Such determinations are challenging in established courts with rules for how arguments are made. It’s that much harder to determine reasonability and best policy in private organizations that require everyone to accept the group’s ideological viewpoint before discussion can even take place. Courts of law are bound to examine a broad range of ethical, political, and social policy considerations, whereas private groups—even those that are extremely large and diverse—need only keep their narrow institutional assumptions in mind when determining what should be.
For example, while one might argue against punishment in a particular case because it could invite a deluge of frivolous litigation (and it is good policy to discourage frivolous litigation in our already overburdened courts), a religious tribunal might decide that the same party should be punished because they are in violation of holy law. To the religious court, the highest standard of reasonability, and therefore the most beneficial policy, rests on scripture, which is the ultimate value and authority, no matter whether this is at variance with the values of mainstream culture.
With this in mind, the members of such organizations find themselves faced with an important question: are the beliefs of the organization more persuasive, i.e. more reasonable, than those of mainstream society? This opens up additional problematic questions, like: is there something unreasonable in mainstream assumptions as I have come to understand them? Is that what led me to this organization (with its alternate viewpoint)? Do I have the knowledge and insight to make a reasonable choice now that I’m in this organization? Did I have the requisite knowledge and insight when I decided to join?
In this, as in so many other things, only lived experience and its results can provide clarity. In other words, when trying to decide what a reasonable person would do and the best policies that should support that behavior, one must look to the “real world”—to what passes for objective material existence—as the only reliable test.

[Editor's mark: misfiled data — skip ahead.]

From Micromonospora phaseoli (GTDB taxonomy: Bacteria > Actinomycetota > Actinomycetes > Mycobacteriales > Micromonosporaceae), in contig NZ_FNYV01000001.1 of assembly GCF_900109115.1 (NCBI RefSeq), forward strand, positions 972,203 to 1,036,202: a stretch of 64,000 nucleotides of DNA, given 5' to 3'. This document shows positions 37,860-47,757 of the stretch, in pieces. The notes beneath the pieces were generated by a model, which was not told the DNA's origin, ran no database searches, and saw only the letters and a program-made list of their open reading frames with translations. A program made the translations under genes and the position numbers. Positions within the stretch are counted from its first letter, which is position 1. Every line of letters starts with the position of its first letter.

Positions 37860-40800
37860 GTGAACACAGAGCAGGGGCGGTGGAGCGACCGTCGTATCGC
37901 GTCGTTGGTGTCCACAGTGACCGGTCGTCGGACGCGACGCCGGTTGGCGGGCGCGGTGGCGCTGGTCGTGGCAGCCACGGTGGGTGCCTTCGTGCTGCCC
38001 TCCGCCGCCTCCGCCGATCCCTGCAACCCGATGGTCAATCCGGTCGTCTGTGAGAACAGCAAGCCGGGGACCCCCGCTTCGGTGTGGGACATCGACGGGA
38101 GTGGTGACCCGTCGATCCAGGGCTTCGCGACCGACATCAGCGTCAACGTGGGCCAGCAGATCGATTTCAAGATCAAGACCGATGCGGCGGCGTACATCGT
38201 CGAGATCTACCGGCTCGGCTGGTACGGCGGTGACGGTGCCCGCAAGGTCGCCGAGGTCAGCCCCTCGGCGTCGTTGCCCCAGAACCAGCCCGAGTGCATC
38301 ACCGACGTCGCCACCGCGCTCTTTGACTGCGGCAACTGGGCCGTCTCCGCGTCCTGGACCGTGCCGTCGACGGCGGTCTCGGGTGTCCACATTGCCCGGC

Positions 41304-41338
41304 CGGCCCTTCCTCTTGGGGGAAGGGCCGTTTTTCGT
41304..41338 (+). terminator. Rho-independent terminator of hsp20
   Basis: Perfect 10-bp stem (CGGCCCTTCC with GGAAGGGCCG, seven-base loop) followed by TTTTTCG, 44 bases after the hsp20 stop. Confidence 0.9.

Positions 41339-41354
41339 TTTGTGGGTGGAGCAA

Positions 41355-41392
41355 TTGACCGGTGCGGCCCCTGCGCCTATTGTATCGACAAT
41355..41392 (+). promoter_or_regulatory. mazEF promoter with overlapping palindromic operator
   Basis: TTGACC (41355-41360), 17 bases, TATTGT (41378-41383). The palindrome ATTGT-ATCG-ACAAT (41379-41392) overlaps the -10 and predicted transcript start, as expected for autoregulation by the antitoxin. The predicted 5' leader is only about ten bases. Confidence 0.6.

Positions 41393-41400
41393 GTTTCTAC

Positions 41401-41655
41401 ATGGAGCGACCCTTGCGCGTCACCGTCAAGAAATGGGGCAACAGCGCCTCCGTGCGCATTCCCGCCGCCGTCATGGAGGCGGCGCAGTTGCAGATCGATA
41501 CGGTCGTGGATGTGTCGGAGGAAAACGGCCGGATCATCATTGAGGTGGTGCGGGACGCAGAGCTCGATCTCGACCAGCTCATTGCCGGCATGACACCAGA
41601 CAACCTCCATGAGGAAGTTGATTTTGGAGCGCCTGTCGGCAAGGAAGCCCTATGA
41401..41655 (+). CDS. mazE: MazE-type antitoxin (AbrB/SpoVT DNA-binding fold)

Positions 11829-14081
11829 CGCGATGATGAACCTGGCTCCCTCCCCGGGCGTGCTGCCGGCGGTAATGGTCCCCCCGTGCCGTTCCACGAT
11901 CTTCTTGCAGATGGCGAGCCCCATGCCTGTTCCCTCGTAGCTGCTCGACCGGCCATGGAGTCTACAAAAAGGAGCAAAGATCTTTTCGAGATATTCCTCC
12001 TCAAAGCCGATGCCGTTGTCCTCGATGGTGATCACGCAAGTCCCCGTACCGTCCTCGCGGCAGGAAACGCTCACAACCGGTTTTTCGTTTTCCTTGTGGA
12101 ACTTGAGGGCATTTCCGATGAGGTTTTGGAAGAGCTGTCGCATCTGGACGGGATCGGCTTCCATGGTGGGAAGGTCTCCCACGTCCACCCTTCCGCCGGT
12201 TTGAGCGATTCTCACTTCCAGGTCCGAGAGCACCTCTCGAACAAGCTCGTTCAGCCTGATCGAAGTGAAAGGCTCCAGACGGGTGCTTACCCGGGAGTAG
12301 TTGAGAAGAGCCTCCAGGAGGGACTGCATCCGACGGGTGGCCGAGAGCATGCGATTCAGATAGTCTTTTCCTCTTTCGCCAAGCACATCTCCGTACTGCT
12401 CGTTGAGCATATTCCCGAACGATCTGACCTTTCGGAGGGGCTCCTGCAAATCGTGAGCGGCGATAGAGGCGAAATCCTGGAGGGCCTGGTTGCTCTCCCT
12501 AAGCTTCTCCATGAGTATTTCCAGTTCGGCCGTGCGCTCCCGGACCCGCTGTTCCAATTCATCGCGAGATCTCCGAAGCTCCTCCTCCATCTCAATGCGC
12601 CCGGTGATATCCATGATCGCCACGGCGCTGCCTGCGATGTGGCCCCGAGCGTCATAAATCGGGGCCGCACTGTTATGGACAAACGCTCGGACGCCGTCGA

For instance, it’s all well and good to believe that if you pray to the tooth fairy, she’ll bring you a plate of peppermint candies at midnight. It may be more pleasant to believe in a world where that could happen, but believing doesn’t make it so—doesn’t make it a feature of lived, objective, material existence. And if you choose to sincerely believe that this is going to happen, you shouldn’t be disappointed when you don’t see the peppermints in the morning. So one comes back to the necessity of testing one’s assumptions in the laboratory of everyday life.
Saying this presupposes that it is more reasonable to behave in a way that squares with lived experience and to found one’s assumptions on observable, material phenomena. In other words, it is reasonable to assume there is an objective, physical reality that is more or less dependable. Some things prove out, again and again, when we do them. If you put your hand in the flame, your hand will burn.
Without falling into Cartesian hypotheticals about external forces capable of conditioning our perceptions, we can say that ideologically driven organizations run into difficulties when the foundational assumptions of these groups do not prove out in lived experience. Most religions have this problem, but also cults, social clubs, governments, corporations, and private societies do as well.
The question for the individual remains, no matter what group’s set of assumptions are being used: what is the most reasonable standard of behavior? How to do I know? And what should I do when I’m satisfied that I do know?
So here are a few questions you can ask yourself if changing times make you feel like your beliefs are in jeopardy: What groups have you joined? What is your “reality tunnel”? What is the reasonable person standard of these groups? What biases and assumptions do they contain? How do you think they contrast with the standards of mainstream society? What values do these standards reveal? What “best policies” are implied? Where and how do you lack the knowledge to answer these questions? Are there obstacles to gaining this knowledge? What are they and why are they in place?
Maybe the most important question is: how has your lived experience supported / refuted the assumptions about reasonable behavior in your political party, cult, religion, club, society, or corporation? If your lived experience has nothing to do with what you’re being asked to believe, you might want to make some changes.